The keeping back of such circumstance is a fraud, and therefore the policy is void. Although the suppression could happen through mistake, without any fraudulent intention; yet still the under-writer is deceived, and the policy is void; because the risk run is really different from the risk understood and intended to be run, at the time of the agreement.

The policy would equally be void, against the under-writer, if he concealed; as, if he insured a ship on her voyage, which he privately knew to be arrived: and an action would lie to recover the premium. The governing principle is applicable to all contracts and dealings.

Good faith forbids either party by concealing what he privately knows, to draw the other into a bargain, from his ignorance of that fact, and his believing the contrary.


The standard position in English contract law is ‘caveat emptor’, meaning buyer beware. There is no implied duty of good faith, unlike, for example, the French Civic Code. This differs, however, in insurance law, and Carter v Boehm was the case that established that.

The case is Good for policyholders because it established the contractual environment in which insurance policies could successfully operate. The historical context of insurance law is important to grasp in this point: in the 17th, 18th, 19th and majority of the 20th century there was no way for the London Market to know the specific details of risks in far flung corners of the world (albeit Lord Mansfield differentiated well known geopolitical realities in this specific case). The insurer had to rely on honest disclosure by the insured. Carter v Boehm provided the legal framework in which the insured was under a duty to disclose facts that only he knew but would be material to an insurer when assessing a risk. Lord Mansfield concluded that this duty went both ways – an insurer could not “insure a ship on her voyage which he privately knew to be arrived”. Without the principle established in Carter v Boehm, it is arguable that the placing of insurance would for a long period have been weighed too much in favour of insureds as to make insurance a commercially viable business.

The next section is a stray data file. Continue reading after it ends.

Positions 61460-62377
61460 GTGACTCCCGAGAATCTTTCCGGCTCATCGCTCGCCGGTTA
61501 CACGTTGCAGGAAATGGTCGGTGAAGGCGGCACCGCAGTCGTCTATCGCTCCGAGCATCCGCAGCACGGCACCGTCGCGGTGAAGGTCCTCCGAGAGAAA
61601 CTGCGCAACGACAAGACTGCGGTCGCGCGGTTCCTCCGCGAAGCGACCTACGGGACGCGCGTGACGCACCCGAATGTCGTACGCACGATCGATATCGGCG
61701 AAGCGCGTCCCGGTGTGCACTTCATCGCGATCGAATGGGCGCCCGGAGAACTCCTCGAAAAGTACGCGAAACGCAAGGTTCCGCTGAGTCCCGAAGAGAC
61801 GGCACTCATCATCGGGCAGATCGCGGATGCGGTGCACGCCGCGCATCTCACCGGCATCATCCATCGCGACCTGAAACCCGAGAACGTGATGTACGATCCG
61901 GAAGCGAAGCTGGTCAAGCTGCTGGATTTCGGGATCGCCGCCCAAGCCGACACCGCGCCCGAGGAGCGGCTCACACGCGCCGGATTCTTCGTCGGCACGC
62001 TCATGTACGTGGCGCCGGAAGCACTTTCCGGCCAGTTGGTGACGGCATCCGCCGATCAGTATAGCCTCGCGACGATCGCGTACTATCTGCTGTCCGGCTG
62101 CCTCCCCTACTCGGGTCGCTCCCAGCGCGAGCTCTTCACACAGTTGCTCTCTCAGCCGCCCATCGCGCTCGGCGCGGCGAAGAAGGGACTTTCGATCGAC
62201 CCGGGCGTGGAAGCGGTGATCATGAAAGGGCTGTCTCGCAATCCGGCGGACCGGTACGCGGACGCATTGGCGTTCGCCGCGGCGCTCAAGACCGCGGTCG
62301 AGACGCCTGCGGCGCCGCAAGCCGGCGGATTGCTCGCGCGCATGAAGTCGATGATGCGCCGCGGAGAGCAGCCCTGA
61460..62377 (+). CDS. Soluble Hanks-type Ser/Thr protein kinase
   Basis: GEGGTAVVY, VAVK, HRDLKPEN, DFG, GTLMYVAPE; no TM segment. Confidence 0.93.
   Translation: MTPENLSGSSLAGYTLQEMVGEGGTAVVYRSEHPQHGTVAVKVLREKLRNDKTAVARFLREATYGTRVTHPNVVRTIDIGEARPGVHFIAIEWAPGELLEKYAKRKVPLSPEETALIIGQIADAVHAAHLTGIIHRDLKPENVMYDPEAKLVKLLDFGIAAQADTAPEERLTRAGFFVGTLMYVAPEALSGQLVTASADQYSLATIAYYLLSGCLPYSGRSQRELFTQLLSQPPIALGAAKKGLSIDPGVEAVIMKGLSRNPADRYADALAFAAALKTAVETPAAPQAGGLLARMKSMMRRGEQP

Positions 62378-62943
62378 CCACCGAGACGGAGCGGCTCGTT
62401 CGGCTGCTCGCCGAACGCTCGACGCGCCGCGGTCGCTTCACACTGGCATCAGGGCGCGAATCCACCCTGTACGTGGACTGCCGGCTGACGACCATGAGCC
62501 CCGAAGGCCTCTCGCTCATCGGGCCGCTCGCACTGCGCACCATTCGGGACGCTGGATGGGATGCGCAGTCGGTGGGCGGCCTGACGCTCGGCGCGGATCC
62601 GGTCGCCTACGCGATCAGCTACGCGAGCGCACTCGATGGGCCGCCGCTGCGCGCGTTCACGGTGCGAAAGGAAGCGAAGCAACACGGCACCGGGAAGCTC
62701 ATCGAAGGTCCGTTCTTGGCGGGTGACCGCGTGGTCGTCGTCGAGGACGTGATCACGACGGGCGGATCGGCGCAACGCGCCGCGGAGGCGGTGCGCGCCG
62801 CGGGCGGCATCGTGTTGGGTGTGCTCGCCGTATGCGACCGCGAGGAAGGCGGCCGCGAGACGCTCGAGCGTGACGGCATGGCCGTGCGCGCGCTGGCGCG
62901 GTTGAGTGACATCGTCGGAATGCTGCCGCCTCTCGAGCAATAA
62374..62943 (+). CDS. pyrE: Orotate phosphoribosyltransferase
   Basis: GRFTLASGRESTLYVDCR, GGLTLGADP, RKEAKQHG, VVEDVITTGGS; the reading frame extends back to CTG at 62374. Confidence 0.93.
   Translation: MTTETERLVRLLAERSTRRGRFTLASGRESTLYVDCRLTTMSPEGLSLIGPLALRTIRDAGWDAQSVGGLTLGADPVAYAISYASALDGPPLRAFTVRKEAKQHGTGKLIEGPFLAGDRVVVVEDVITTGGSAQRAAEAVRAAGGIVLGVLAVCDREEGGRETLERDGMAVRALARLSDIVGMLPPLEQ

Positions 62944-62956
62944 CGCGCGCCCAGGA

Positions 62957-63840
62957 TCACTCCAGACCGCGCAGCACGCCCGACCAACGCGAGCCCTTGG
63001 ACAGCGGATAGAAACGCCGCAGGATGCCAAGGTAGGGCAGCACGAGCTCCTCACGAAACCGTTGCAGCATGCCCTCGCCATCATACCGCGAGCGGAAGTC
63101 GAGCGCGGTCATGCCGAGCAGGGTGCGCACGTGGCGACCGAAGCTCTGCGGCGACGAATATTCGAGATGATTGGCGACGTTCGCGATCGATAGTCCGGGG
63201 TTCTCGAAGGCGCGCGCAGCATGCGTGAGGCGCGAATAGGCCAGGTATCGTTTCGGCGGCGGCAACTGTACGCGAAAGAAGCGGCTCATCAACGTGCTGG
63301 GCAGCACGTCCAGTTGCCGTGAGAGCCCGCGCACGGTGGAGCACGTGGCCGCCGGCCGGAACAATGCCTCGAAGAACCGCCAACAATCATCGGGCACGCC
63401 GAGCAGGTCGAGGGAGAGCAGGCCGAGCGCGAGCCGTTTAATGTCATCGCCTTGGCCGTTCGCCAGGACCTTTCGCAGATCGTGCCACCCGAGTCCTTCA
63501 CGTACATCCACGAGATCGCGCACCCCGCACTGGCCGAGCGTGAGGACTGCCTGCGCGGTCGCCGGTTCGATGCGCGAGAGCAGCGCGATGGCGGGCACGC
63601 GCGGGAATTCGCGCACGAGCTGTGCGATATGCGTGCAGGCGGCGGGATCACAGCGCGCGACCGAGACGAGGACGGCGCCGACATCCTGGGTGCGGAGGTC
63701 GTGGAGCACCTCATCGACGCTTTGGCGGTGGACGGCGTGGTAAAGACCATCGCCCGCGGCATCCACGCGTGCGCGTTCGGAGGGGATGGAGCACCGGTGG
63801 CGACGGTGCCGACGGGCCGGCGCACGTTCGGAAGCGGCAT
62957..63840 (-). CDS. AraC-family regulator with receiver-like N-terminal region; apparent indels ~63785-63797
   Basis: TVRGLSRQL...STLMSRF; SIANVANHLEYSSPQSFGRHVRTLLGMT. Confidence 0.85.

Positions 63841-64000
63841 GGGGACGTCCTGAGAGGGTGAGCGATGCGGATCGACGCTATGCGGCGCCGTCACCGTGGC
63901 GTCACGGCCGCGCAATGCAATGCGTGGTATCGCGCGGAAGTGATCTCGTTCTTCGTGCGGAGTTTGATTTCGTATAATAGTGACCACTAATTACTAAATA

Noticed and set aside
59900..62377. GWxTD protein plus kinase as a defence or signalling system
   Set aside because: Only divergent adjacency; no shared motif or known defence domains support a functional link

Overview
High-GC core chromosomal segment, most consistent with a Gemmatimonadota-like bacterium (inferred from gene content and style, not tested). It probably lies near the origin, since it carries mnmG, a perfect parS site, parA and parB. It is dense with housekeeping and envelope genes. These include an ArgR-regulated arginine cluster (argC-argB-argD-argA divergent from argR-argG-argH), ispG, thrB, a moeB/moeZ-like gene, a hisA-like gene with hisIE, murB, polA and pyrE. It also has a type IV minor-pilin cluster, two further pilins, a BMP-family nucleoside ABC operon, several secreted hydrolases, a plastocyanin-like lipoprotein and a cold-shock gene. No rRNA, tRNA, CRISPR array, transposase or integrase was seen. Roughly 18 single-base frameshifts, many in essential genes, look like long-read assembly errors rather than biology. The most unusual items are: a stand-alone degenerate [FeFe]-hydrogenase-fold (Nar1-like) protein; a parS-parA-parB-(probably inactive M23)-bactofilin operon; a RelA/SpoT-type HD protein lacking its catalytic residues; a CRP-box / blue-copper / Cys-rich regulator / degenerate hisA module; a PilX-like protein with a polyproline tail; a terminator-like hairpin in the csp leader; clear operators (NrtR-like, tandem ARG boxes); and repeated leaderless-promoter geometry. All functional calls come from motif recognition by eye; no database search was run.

It is important to note how the information imbalance between an insured and insurer has shifted dramatically since Carter. In 1766, an insurer was heavily, if not entirely, reliant on the open and honest disclosure of an insured when considering a risk (especially in an overseas context). Unfortunately, for policyholders in the 21st century, insurers have considerable ability and appetite to scrutinise what the insured knew or ought to have known at the formation of policy, with the means and resources to question whether the policyholder had indeed complied with his duty disclosure.

The fact that the pendulum had swung too much towards the interests of insurers explains why it became necessary to ameliorate the position in the shape of the Insurance Act 2015 and its well-known reforms of the scope of disclosure and, even more so, of the consequences of a non-disclosure.

Dru Corfield is an Associate at Fenchurch Law